By the time I stepped outside, the leaves were on fire. The grass hissed and gave way to smoke underneath the flicker of a flame danced across them, setting them alight with but a little bit of coaxing. Most of the grass underneath was no longer the vibrant, lush green associated with summer. Instead, it had faded to a dark green mixed in with dead grass and orange-brown leaves. Now, over a quarter of the lawn was blackened.
I flicked up my gaze to two boys, mischievous grins plastered on their faces. One was tiny, obviously younger, and immediately tugged on the other boy’s grass-stained jean at the sight of me. His whine was barely audible from across the yard, a gentle breeze trapezing through the area. The gesture, however, was clear. His arm stretched and pointed directly at me.
I tried to ignore the way the colour drained quickly from the young boy’s face. The way his eyes widened and his mouth fell open slightly before he drew it shut. Insistence upon his brother's confusion and narrowed brows that I was, indeed, standing right on the rickety porch in front of house 17.
Are you scared? Don’t be scared. I told the little boy, taking a few tentative steps toward him and cringing at his cries to the older boy.
“She’s talking to me, oh please Matthew you gotta believe me!” With each word he grew more desperate and fearful. I didn’t intend to scare, I wasn’t one to terrorize children until they cried themselves to sleep at night. A few did, I knew. But not me. I was nice.
The older boy, Matthew, just tugged his jeans away from the younger one’s grasp. He didn’t look scared or even mildly unnerved, and though it was not my intention to scare, his arrogance frustrated me for I could not explain. The discomfort wafted off of him like a foul smell, but it wasn’t because of my presence. It was because of the little boys.
Why? I would ask him if I could. What makes the little boy that idolizes and relies on you irritating? Do you not see your indifference affects him? But as always, I was rendered invisible and unable to communicate with them.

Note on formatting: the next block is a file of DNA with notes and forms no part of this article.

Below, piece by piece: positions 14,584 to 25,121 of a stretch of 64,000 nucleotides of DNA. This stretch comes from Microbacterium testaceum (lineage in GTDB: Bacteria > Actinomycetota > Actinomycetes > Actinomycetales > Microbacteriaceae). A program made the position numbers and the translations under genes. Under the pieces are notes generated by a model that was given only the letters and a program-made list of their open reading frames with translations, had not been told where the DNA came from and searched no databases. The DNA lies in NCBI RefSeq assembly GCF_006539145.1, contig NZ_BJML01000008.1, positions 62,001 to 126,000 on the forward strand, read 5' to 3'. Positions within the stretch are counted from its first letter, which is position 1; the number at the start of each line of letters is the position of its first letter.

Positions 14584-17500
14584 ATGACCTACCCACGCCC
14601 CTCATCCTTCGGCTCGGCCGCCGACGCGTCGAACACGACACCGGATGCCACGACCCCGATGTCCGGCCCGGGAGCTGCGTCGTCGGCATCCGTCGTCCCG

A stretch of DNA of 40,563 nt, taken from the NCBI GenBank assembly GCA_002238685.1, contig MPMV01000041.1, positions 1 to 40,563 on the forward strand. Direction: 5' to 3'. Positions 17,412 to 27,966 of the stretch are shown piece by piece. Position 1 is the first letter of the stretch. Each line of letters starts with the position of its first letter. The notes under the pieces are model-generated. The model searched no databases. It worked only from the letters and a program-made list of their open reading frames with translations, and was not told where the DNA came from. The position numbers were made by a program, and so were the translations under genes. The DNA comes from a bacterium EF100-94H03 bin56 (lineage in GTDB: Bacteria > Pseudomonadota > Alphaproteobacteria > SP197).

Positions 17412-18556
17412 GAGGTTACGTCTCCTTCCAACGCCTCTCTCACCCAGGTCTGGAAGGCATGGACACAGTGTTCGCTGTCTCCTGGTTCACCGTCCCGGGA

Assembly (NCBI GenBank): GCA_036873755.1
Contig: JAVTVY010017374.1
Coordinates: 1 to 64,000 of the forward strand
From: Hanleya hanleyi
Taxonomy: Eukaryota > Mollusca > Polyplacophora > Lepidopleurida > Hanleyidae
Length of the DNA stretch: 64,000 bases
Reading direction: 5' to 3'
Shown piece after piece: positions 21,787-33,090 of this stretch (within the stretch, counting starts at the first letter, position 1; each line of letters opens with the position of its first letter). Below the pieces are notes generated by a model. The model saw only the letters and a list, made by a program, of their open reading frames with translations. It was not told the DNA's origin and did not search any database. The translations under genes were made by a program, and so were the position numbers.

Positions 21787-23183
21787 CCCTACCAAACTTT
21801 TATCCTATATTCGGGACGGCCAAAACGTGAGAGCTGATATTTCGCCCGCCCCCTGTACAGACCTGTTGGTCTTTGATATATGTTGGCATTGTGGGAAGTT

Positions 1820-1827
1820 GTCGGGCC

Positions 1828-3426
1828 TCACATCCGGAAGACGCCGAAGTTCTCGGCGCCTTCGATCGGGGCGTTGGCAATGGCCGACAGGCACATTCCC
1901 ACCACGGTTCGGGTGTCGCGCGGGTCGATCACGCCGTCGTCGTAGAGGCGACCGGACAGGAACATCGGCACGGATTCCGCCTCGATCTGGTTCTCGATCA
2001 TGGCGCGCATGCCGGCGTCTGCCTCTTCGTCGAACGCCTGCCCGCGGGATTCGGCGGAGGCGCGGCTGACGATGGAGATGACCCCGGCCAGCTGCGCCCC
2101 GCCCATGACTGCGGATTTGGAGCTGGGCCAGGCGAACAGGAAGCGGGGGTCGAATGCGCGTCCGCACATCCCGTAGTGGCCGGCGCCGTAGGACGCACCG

My eyes narrowed on the little one, his hands clenched tightly at his waist after being shaken off by Matthew. His eyes brimmed with frustrated tears that sent my anger aflame. Is he your brother? I managed to ask, not letting my emotion seep through, trying to calm the boy.
He nodded once, glancing up at Matthew once and looking quickly away at the glare that ensued.
What is your name?
He hesitated, looking between his brother and me cautiously. A smart boy. Even at his young age, he knew talking to an invisible stranger on the grass was odd. It would make it even easier to invite him into the house.
Why don’t you come inside for some hot chocolate, and we can talk some more? My voice was sweet like honey, and I stepped down toward the boy and offered him my hand. Slowly, carefully, he lifted his arm and took it.
Matthew’s back was turned, focused on turning more of my grass to tiny flames. Occasionally forcing a leaf into the fire and holding it until it crumpled down to the stem and the breeze carried bits of the leaf away. His fascination with fire matched mine, but that may have been the only way we were the same. It wasn’t until the little boy was looking back on the steps that he called out for him.
But it was too late.
I closed the door, pulling in the little boy with haste. Biting my lip when the little boy wouldn’t tear his gaze from Matthew. Despite how horrid he was treated, he still refused to sever his connection with him. I hated to be the one to do it, but still, my lip lifted with pleasure at the lesson Matthew would inevitably learn.